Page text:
Themes and Meanings (Masterplots II: Drama)
The Birthday Party is about paranoia, the inability to communicate, and the search for identity and truth. Stanley has been hiding in this seedy boardinghouse for a year, afraid, knowing that someone will eventually come to punish him. Yet he does not try to run away when Goldberg and McCann appear, because he knows he cannot escape his fate. He tells Lulu that the only alternative to “here” is “nowhere.” Stanley is estranged from his father for some unstated reason, possibly something to do with his mother. Perhaps he is hiding not from criminals at all, but running from his own guilt and projecting his fears onto the visitors. The party, with both the young Lulu and the older Goldberg making sexual innuendos, pushes Stanley over the edge. Whatever his offenses might be, they seem more horrible for being unspecified. Goldberg and McCann personify the dangers always present in the contemporary world, waiting to steal one’s comfort, sanity, and even life.
The characters are helpless to defend themselves because they cannot make themselves understood to one another. The Birthday Party opens with Meg asking several times, “Is that you, Petey?” Even after he replies, “Yes, it’s me,” she asks, “What? Are you back?” That she says this while looking at her husband indicates the frequent meaninglessness of words for the characters. When Stanley calls the fried bread “succulent,” Meg responds, “You shouldn’t say...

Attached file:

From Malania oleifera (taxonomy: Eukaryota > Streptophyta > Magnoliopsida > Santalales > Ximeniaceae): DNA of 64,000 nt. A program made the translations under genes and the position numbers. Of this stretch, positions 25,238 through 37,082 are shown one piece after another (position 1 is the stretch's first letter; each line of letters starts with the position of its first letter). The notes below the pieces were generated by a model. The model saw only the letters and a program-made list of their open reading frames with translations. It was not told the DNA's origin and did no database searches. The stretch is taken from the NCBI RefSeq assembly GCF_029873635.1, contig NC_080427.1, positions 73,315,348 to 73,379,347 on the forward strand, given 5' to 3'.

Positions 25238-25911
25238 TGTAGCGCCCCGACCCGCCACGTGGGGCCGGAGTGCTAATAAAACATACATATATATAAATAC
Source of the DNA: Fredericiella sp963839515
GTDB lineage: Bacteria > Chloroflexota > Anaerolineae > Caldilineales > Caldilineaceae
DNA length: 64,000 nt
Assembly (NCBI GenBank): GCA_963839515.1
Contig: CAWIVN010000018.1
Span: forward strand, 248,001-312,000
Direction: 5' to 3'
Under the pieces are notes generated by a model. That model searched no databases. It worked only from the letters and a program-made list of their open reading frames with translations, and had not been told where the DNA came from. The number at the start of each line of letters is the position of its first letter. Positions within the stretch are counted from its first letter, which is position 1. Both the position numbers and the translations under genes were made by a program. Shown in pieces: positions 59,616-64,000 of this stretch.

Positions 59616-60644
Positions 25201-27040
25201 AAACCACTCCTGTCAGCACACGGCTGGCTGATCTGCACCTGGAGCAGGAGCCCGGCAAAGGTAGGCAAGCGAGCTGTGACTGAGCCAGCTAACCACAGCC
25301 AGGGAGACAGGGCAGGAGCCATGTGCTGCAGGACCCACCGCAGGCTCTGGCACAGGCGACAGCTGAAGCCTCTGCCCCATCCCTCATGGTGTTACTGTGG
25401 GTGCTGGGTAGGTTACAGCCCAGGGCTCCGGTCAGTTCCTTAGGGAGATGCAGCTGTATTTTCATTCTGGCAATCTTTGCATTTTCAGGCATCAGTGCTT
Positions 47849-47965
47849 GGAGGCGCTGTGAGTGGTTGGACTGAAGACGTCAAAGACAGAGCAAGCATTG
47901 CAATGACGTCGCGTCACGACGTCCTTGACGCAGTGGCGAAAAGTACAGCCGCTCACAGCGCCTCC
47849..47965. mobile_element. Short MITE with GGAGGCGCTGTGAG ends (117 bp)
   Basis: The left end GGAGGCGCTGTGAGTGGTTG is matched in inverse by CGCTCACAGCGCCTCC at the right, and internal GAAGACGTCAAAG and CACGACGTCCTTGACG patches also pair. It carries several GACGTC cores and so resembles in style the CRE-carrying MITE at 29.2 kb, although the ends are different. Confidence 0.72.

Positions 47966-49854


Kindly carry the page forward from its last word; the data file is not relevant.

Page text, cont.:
(The entire section is 538 words.)
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As in many absurdist works, The Birthday Party is full of disjointed information that defies efforts to distinguish between reality and illusion. For example, despite the presentation of personal information on Stanley and his two persecutors, who or what they really are remains a mystery. Goldberg, in particular, provides all sorts of information about his background, but he offers only oblique clues as to why he has intruded upon Stanley's life.
What has Stanley done to deserve persecution? The facts of his past are so unclear that his claim to be a pianist may even be false. The Birthday Party influences the audience to doubt anything with certainty, which as it does in Kafka's work, intensifies the dreadful angst experienced by the protagonist. This effect is achieved through truncated dialogue, by Pinter's deliberate failure to provide conclusive or consistent information, and by his use of ambiguity and nonsense.
Alienation and Loneliness
Stanley has isolated himself from society, with only the vaguest of explanations offered as to why. What is clear is that he has ‘‘dropped out’’ of everyday life. He is the sole lodger in the Boles' boarding house. He has forgone any efforts to make himself presentable, remaining depressed and sullen, half-dressed, unkempt, and unwilling to leave the womb-like comfort of his rundown digs.
Clues suggest that he is...
(The entire section is 1751 words.)